FRIDAY, Jan. 10, 2014 (HealthDay News) -- For women from South China, breastfeeding is associated with reduced risk of rheumatoid arthritis (RA), especially a longer duration of breastfeeding, according to a study published online Jan. 6 in Rheumatology.
Peymane Adab, M.D., M.P.H., M.B., Ch.B., from the University of Birmingham in the United Kingdom, and colleagues conducted a cross-sectional study using data from 7,349 women aged 50 years or older in the Guangzhou Biobank Cohort. The authors sought to examine the correlations between RA, oral contraceptive use, and history of breastfeeding. Sociodemographic, lifestyle, and obstetric history data were obtained from questionnaires.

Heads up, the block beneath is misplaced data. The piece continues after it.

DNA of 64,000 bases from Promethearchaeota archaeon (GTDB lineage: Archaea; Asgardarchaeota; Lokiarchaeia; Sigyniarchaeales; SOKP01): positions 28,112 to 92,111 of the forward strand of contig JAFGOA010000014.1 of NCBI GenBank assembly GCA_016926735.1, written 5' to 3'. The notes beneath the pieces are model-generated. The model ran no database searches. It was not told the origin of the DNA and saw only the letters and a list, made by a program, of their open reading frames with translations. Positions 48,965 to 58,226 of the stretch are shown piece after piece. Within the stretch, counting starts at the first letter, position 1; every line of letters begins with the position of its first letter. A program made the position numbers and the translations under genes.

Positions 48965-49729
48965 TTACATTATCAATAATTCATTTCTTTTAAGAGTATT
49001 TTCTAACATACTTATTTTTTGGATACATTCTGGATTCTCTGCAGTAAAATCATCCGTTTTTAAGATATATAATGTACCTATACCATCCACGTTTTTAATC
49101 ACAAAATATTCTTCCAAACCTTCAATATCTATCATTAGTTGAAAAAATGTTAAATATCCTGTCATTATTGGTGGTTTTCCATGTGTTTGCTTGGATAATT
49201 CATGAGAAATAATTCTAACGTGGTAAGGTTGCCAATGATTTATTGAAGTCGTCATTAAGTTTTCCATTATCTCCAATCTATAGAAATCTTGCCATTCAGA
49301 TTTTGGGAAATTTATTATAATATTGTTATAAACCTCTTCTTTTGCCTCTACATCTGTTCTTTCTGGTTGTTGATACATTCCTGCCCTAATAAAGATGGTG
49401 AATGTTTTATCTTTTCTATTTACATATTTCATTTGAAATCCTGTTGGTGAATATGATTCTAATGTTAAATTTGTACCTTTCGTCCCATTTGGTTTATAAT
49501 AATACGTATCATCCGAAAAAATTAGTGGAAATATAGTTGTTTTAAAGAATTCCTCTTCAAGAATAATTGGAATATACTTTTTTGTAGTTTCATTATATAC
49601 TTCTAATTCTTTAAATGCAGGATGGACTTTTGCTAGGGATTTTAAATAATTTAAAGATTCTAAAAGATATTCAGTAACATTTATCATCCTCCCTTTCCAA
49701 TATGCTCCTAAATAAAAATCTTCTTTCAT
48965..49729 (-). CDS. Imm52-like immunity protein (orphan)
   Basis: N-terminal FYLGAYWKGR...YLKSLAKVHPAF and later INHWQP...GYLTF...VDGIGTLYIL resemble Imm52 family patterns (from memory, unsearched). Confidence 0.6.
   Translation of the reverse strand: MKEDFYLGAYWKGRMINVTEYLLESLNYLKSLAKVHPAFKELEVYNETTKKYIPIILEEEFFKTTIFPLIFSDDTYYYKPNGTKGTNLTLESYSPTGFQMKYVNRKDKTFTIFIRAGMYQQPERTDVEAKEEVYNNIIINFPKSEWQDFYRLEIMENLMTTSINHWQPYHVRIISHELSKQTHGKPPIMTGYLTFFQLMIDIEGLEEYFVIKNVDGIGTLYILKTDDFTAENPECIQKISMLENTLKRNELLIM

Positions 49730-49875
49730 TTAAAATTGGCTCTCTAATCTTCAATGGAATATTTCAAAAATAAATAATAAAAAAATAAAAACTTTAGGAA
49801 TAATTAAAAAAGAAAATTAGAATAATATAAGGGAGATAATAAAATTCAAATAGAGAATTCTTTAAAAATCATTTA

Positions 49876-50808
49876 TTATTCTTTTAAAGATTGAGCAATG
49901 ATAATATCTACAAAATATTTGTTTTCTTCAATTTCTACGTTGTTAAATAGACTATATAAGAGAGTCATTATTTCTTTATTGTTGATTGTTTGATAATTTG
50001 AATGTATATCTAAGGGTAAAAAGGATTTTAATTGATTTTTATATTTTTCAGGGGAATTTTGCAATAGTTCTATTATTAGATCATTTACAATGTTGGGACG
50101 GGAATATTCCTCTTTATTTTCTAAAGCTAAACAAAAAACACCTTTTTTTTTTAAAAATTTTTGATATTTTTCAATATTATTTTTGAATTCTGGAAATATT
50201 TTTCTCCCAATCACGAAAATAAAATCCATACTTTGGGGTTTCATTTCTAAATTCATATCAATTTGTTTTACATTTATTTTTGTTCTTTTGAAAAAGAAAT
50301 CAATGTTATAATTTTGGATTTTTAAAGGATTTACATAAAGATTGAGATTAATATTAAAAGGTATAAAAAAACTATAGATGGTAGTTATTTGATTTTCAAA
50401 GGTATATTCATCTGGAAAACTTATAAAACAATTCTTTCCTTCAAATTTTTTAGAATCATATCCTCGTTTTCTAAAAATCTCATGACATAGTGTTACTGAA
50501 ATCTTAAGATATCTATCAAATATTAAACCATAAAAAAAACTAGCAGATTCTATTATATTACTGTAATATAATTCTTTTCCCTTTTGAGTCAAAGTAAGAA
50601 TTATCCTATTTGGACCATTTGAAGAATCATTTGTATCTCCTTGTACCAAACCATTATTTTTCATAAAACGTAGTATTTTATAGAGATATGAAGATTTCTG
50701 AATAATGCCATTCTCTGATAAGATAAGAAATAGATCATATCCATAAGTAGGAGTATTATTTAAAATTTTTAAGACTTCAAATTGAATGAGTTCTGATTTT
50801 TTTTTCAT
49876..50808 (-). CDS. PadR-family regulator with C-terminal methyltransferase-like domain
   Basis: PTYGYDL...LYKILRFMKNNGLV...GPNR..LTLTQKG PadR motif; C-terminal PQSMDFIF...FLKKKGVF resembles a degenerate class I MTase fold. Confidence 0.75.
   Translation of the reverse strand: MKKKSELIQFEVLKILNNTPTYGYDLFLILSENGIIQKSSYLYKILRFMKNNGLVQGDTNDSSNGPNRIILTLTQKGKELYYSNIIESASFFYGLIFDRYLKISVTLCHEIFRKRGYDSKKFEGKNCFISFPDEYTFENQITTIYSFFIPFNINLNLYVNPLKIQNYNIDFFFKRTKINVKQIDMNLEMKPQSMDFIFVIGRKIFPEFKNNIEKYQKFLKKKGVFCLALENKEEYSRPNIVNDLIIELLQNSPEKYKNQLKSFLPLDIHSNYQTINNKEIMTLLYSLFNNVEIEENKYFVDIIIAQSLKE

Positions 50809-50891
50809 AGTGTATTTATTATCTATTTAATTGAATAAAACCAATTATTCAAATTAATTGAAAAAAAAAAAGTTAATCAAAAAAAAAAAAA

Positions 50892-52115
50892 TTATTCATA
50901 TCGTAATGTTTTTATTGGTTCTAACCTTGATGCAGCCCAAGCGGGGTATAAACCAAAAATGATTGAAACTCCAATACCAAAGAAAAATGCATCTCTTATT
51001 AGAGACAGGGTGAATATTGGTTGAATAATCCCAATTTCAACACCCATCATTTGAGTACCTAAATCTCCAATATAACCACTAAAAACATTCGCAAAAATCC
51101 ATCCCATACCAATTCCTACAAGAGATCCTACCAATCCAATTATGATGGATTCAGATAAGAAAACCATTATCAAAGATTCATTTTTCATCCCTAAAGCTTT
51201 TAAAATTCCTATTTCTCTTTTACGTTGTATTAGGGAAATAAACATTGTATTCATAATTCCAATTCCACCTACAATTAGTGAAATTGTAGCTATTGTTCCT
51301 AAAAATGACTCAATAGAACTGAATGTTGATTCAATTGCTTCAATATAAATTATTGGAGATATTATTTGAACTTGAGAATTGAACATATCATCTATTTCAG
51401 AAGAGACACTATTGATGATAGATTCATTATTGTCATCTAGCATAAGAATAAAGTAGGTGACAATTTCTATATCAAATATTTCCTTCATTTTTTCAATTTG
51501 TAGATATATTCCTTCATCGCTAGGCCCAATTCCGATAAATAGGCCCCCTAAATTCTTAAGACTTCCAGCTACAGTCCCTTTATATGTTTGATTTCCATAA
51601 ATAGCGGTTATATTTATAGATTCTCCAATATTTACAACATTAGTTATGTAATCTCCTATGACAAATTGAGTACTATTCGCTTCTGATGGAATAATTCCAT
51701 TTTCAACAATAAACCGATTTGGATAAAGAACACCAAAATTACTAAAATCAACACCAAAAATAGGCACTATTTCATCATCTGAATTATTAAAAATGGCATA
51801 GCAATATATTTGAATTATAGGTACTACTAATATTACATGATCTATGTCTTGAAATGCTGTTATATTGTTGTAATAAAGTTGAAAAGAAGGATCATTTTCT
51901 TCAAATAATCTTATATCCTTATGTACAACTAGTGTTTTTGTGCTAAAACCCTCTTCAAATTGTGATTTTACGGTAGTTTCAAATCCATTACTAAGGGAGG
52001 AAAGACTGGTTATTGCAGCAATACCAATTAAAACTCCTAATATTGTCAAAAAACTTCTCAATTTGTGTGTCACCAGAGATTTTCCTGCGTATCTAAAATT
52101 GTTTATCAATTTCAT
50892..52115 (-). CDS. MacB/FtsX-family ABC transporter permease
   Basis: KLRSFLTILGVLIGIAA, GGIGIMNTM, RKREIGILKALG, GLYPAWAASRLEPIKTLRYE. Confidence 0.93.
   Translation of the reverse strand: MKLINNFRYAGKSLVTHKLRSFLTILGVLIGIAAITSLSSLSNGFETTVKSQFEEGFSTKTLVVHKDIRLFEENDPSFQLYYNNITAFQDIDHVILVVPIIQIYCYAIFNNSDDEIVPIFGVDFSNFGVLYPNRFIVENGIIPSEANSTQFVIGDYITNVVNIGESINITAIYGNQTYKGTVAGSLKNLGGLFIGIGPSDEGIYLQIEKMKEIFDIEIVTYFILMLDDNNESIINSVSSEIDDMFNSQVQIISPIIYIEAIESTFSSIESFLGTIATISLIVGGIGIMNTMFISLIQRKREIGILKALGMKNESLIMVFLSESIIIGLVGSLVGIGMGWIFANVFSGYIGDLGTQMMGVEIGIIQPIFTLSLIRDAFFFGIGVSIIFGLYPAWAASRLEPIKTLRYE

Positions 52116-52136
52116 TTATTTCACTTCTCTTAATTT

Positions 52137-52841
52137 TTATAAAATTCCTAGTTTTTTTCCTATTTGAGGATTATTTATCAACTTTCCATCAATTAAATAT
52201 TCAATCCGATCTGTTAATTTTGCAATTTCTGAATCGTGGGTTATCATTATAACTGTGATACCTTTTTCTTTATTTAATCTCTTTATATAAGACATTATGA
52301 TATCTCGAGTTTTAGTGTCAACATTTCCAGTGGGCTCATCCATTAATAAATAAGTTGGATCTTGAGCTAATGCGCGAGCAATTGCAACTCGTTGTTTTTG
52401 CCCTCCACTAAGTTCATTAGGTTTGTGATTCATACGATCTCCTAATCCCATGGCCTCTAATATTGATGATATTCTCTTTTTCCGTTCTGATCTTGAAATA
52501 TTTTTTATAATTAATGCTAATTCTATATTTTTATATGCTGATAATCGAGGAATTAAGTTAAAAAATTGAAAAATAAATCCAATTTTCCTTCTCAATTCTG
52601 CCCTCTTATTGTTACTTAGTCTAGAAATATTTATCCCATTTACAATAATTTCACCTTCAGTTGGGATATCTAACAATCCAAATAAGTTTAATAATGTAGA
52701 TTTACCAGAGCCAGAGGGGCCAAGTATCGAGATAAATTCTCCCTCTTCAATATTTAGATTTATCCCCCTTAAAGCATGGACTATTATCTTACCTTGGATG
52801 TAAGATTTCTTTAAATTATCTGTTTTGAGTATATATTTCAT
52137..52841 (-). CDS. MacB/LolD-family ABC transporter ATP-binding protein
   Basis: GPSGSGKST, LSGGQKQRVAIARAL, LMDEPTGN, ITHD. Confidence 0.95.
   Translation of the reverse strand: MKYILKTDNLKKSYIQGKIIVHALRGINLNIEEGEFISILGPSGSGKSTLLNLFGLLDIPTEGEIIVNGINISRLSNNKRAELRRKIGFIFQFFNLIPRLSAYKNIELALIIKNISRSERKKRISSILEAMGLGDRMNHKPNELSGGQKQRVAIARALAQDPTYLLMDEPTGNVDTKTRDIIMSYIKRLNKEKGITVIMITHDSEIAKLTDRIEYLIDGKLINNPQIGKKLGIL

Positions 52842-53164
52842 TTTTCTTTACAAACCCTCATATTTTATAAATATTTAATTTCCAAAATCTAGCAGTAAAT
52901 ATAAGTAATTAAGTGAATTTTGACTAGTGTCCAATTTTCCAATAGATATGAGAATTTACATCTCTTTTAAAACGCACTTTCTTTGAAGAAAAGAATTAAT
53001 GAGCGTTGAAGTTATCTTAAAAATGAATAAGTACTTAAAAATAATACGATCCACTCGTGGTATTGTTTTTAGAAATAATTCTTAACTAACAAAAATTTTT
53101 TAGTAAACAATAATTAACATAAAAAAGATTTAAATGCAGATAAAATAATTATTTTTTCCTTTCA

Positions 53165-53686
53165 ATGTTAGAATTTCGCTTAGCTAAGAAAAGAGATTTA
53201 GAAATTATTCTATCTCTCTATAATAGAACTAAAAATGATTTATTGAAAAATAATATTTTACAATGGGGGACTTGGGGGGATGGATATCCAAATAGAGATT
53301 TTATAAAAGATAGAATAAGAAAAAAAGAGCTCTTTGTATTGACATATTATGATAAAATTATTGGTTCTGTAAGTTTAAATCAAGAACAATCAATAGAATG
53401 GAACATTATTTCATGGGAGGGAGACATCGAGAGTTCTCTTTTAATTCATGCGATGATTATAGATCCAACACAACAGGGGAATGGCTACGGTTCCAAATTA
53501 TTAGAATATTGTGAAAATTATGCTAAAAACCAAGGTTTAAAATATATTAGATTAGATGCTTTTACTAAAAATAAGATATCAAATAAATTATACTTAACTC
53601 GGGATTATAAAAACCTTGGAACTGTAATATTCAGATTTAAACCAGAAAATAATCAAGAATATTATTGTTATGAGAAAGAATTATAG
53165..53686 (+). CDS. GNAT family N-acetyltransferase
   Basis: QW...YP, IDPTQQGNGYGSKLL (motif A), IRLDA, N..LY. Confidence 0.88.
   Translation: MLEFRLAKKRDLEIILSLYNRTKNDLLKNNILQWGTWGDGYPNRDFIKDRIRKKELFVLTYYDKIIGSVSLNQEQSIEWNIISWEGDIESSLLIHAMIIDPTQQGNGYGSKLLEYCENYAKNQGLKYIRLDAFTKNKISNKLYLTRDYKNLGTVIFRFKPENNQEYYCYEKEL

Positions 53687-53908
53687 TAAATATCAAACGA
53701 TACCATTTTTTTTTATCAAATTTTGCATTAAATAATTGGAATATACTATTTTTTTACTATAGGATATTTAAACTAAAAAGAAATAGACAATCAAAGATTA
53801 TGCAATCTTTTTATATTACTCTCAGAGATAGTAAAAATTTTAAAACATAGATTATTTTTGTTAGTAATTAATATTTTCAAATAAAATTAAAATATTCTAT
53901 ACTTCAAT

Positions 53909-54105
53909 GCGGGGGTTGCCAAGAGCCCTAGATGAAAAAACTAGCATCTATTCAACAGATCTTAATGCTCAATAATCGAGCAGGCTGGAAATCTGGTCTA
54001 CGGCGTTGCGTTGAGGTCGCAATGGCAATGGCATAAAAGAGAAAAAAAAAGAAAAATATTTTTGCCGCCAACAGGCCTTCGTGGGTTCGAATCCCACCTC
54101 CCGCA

The researchers found that breastfeeding correlated with half the risk of RA when compared with never breastfeeding. Increasing duration of breastfeeding correlated with lower risk (adjusted odds ratio, 0.54 for breastfeeding for at least 36 months; P trend = 0.04). There was no correlation found between oral contraceptive use and RA.
"Breastfeeding (especially longer duration) but not oral contraceptive use is associated with a lower risk of RA. This has potentially important implications for future RA disease burden, given the declining rates of breastfeeding and the one-child policy in China," the authors write. "Further research is needed to explain the biological mechanism."
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